Round Table in Gernsbach: Discussion about Wind Turbines in the Murg valley

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The timber industry in the Murg valley has a long-standing tradition and there are still a number of paper-producing companies here today. The paper industry is an energy-intensive industry, which is why the development of energy prices in the last two years has led to massive challenges. The paper and pulp industry is therefore calling for locally generated green electricity to secure jobs in the Murg valley in the long term.

Politicians See the Need for Action

At the end of October, representatives from politics, organizations and industry met at the invitation of the Wirtschaftsverband Papier Baden-Württemberg - WVP - e. V. (Baden-Württemberg Paper Business Association) at the papermaking center in the city of Gernsbach to discuss the need for wind power in the Murg valley. Gabriele Katzmarek, SPD member of the Bundestag and member of the Committee for Economic Affairs and Energy since 2014, was the initiator who presented the political viewpoint of the industry transformation. She emphasized that the paper and pulp industry cannot escape a fundamental transformation. Only the companies that identify and pursue clear strategies of decarbonization of power supply will be successful in the long term. She added that it now lies with politicians to ensure that leased land is available to all parties at reasonable prices in order to give companies in the industry the option of generating their own energy at their sites. Katzmarek also pleaded that greater consideration should be paid to alleged “soft” factors such as regional value creation when allocating land. This would ensure that the industry can be supplied with local green energy.

Paper and Pulp Industry Calling for Affordable Lease Prices for Wind Turbine Use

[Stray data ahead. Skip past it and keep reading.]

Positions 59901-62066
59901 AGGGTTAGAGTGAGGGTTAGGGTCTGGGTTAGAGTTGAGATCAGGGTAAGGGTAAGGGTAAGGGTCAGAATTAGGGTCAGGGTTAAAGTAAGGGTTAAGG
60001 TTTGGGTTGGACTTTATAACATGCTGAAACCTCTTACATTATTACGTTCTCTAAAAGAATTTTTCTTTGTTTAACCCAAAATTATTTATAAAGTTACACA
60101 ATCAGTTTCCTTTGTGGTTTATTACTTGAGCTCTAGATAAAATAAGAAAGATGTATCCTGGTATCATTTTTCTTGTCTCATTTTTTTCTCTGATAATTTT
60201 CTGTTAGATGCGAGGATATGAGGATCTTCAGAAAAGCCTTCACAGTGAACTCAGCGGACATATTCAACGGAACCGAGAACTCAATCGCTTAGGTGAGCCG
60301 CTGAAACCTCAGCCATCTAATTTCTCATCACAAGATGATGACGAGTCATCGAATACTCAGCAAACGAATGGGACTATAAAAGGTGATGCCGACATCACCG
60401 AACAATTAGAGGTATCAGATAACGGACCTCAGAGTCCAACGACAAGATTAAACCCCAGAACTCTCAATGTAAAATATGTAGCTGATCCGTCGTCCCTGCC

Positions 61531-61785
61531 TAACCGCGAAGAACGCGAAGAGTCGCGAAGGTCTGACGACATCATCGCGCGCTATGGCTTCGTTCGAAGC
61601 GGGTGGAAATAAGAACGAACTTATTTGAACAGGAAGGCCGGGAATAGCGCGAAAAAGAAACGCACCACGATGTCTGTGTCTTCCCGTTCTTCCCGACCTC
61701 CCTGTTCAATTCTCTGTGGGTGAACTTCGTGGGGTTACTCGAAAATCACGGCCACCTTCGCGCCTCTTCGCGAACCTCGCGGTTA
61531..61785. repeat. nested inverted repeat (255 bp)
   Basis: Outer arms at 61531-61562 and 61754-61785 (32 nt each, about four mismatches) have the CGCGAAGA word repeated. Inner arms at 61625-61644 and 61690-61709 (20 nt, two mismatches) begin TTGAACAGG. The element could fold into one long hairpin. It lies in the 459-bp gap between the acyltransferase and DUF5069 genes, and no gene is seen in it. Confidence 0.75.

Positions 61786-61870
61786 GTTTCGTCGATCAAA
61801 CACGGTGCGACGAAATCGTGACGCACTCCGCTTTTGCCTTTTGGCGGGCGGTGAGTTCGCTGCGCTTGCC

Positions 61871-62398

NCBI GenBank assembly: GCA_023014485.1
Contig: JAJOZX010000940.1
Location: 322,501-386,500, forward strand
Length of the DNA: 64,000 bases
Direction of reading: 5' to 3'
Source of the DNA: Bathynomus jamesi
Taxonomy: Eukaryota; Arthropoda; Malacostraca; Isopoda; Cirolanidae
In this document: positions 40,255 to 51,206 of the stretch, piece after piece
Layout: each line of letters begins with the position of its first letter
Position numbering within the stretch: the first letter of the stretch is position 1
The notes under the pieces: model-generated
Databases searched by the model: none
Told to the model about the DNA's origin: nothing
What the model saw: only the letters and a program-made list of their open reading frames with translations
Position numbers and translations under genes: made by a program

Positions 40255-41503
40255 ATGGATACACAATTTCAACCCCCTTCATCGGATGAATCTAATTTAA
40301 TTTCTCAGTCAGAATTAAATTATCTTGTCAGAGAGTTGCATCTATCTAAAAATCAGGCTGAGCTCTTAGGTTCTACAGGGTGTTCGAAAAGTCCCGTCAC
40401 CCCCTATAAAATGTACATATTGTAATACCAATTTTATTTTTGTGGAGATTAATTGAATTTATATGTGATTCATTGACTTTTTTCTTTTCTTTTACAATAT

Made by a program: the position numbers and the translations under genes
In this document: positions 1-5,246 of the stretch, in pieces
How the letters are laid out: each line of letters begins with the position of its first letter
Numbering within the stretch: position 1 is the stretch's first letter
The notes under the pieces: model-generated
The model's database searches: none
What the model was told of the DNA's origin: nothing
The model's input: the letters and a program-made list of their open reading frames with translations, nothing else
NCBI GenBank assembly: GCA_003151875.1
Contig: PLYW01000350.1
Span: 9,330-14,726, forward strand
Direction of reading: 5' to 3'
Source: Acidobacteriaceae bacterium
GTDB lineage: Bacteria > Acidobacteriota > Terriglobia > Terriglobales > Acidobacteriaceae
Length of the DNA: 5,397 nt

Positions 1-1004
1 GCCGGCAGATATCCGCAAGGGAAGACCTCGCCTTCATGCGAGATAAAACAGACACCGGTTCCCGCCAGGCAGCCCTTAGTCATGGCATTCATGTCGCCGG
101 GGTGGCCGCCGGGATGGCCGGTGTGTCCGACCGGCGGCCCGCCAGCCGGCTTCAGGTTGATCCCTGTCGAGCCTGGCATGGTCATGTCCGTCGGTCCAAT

Representatives from the local paper and pulp industry also illustrated the need to take advantage of locally available green energy to remain competitive in international competition. Representatives of the Koehler Group, which includes KATZ in Weisenbach (Murg valley), were also present at the round table to point out challenges for the industry. The family company already founded the subsidiary Koehler Renewable Energy over 10 years ago and has been investing in the production of renewable energy ever since. The Koehler Group is currently experiencing that the industry no longer has any chance of being allocated land for wind power purposes. Koehler Renewable Energy company officer Nicolas Christoph pointed out: “Large project planning companies are currently offering leases for plots of land that, given the current cost of turbines and financing interest rates, are making it virtually impossible to operate the plants economically, not to mention providing affordable energy prices in the long term for regional industry.” This contradicts the stated aims of the German Federal Government. According to Christoph, local politicians and community representatives often choose the highest bidder without taking into account the needs of the local industry, relying on the argument that they have to give the contract to the highest bidder because of their obligations to budget law – although numerous jobs not only in the Murg valley directly or indirectly depend on the paper and pulp industry.